Our prayers surround the families of our loved ones now fully with our Lord.
Jesus said: Peace I leave with you; my peace I give to you. I do not give to you as the world gives. (John 14:27 NRSV)
May this unspeakable peace of Christ hold you and keep you.
Canyon Creek Presbyterian Church
3901 North Star Road
Richardson, Texas 75082
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Shirley Broome Pittman (1936 - 2020)
After a long illness, Shirley Broome Pittman passed away in her sleep in the early morning hours of Friday, May 29, 2020.
Shirley was born in Amarillo, Texas, on April 11, 1936. After graduating from Amarillo High School, home of the Sandies, she attended the University of Oklahoma, where in 1954 she graduated with a Bachelor’s in Elementary Education. While a student at OU, she was elected state president of the Oklahoma Future Teachers of America. She also was a lifetime member of the Delta Gamma sorority, and was proud to maintain her DG friendships throughout her life.
After graduating from OU, she met Lewis Stanley Pittman. After a handful of dates during a furious two-week romance, Shirley and Stan were married and initially moved to Winchester, Kentucky, where Stan first began working in the petroleum industry. That was followed by a time in Bridgeport, West Virginia, where Shirley presided over a class of what was then known as the “educable retarded,” teaching them schoolwork and whatever life skills she could, so they could later better make their way in the world. The children were all from poor families, so Shirley saved what extra money she could to buy them some lunches and an occasional pair of shoes, as some of them had none. One afternoon after school, a student’s father confronted her, putting the shoes she bought for his son on her desk, stating, “My kid don’t need charity.” Shirley pushed the shoes back to him across her desk and said, “Maybe not, but he sure needs shoes.”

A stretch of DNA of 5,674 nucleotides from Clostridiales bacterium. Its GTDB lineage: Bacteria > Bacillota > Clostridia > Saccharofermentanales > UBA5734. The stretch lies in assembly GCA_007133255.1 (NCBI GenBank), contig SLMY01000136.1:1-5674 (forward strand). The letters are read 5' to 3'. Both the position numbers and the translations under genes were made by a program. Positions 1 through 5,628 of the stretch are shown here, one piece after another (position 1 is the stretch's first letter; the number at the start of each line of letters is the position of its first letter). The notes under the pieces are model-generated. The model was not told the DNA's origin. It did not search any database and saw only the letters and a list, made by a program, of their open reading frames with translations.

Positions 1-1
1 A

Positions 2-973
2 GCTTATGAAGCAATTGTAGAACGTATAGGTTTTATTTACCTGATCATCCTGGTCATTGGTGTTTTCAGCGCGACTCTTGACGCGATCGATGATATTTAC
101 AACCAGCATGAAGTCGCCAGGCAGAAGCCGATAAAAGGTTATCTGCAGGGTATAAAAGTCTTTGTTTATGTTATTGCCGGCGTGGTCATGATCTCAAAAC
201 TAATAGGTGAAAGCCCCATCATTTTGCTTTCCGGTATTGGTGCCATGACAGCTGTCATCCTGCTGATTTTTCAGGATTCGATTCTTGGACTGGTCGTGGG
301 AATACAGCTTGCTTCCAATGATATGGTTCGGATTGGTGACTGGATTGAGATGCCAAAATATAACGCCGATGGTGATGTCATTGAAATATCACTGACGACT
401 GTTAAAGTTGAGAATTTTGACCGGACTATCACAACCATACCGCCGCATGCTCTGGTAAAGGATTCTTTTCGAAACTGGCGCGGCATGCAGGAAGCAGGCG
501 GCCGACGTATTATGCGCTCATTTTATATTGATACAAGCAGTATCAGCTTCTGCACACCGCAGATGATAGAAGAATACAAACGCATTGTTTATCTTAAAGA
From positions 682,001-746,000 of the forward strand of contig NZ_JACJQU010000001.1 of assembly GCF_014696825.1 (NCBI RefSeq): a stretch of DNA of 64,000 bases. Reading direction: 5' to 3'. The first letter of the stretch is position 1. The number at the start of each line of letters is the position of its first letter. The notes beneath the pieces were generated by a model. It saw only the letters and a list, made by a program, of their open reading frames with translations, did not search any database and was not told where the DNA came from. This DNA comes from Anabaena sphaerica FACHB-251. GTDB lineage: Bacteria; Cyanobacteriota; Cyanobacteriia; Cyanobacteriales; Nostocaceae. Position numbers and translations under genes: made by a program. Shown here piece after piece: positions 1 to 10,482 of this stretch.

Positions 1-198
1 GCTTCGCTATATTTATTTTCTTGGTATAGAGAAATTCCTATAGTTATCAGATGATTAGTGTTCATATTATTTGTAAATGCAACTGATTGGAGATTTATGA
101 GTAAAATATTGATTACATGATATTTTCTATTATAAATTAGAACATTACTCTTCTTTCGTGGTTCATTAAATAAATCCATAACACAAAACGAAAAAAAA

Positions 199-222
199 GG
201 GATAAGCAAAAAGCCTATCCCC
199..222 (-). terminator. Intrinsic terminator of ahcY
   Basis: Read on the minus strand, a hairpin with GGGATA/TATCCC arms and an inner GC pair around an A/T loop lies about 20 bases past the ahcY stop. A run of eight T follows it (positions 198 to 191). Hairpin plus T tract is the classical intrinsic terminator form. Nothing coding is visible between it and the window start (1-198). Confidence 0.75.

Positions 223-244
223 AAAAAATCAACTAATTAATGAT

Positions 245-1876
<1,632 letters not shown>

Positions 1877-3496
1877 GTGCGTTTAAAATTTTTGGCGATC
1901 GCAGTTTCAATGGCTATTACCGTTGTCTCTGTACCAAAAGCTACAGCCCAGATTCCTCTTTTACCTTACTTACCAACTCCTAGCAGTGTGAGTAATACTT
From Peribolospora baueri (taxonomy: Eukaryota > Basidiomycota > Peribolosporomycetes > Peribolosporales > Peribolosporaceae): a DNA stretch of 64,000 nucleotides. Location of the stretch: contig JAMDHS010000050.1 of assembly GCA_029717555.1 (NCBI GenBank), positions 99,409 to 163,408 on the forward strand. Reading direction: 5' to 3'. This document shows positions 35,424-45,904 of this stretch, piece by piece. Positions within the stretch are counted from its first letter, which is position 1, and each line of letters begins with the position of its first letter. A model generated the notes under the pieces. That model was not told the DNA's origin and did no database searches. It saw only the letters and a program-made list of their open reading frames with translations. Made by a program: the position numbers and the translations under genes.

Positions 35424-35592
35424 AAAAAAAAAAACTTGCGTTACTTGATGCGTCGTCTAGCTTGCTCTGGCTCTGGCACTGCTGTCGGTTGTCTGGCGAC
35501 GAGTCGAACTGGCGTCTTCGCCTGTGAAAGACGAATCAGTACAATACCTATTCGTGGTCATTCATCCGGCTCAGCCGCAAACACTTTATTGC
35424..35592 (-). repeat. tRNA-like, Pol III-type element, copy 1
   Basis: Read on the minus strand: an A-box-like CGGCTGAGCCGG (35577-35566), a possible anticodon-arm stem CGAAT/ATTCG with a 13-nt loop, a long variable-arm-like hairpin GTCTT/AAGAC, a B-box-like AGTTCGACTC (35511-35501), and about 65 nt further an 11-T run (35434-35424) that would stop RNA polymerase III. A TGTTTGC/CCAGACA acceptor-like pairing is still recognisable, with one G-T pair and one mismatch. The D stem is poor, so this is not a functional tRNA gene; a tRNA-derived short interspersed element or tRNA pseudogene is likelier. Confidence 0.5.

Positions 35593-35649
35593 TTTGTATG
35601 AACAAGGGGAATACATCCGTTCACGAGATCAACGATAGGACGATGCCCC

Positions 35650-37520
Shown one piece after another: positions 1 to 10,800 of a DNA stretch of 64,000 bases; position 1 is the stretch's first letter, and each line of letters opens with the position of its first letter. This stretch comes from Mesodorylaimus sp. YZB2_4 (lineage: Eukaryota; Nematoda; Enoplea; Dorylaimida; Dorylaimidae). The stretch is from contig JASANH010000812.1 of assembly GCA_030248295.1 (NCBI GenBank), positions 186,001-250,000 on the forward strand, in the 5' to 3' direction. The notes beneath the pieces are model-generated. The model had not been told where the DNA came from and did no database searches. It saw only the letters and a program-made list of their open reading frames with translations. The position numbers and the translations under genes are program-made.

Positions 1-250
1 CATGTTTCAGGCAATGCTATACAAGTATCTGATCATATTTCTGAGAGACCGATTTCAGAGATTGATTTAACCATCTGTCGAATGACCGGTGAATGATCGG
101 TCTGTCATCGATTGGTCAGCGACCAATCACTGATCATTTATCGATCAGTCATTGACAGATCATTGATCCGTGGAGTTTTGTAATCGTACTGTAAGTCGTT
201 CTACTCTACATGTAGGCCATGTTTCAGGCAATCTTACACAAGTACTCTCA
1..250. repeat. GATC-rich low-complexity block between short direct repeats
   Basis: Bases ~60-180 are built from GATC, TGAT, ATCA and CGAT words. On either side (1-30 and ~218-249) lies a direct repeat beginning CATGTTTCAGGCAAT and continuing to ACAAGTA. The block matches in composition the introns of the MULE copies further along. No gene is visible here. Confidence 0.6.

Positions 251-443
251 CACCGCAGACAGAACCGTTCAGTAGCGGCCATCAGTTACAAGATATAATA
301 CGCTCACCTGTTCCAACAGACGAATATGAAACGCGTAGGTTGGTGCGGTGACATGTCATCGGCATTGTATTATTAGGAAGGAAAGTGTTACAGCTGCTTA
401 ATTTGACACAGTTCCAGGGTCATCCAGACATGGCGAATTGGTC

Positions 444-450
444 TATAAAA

Not long after, Shirley and Stan moved to Abilene, Texas. After discovering they could not have children of their own, they adopted Edward Cleveland Pittman in August 1963, the first of their three adopted children. A year and a half later, in 1965, they received a call from the adoption home; and they were soon on their way to adopt Charles Clay Pittman. The family also included Lucky, a Sheltie, and Mama Kitty, the first of many family pets over the years.
Stan was next transferred to the Dallas area, and the family settled in Richardson. In 1970, Shirley and Stan adopted Frances Margaret Pittman, and the family was complete. Over the years, more cats and dogs followed, instilling in the children an enduring love and sense of responsibility for caring for companion animals.
While Stan had a long career in the petroleum industry, Shirley spent her time teaching at such schools as Canyon Creek Daycare and, later, a decades-long devotion to private tutoring. Her tutoring students were primarily the children of Chinese immigrants, and Shirley spent her years not only teaching them to speak English, but helping them to learn what it meant to be an American. In addition to receiving many heartfelt gifts from grateful families, Shirley – often called Missy Pittman – was often invited to former students’ college graduations, weddings and citizenship ceremonies, as her students became American citizens.
On December 27, 2013, Shirley and the rest of the Pittman family were overjoyed to welcome Francie’s son, Benjamin, into the world.
Shirley was always known for her sage advice, which she shared only when asked, and her infectious laugh, often described more as a cackle. In her last years, Shirley struggled with Alzheimer’s. Although her short-term memories often quickly faded, she always asked about everyone’s children and pets, and she freely expressed her love to anyone who came close enough to hug.
She was preceded in death by her parents, Ed and Frances Broome, as well as her son Charles. She will be remembered by her husband Stan, her son Edward and his wife, Michelle Koller; her daughter Francie and her son Ben; Leslie Farnham and Alison Gross, the children of her cousin Richard Gross; the many others she touched during her lifelong legacy of teaching; and a few lifelong friends (as well as their children) who still remain.
In lieu of flowers or other forms of remembrance, please consider making a donation to the Alzheimer’s Association.
Published on Thursday, May 27, 2021 @ 7:45 PM CDT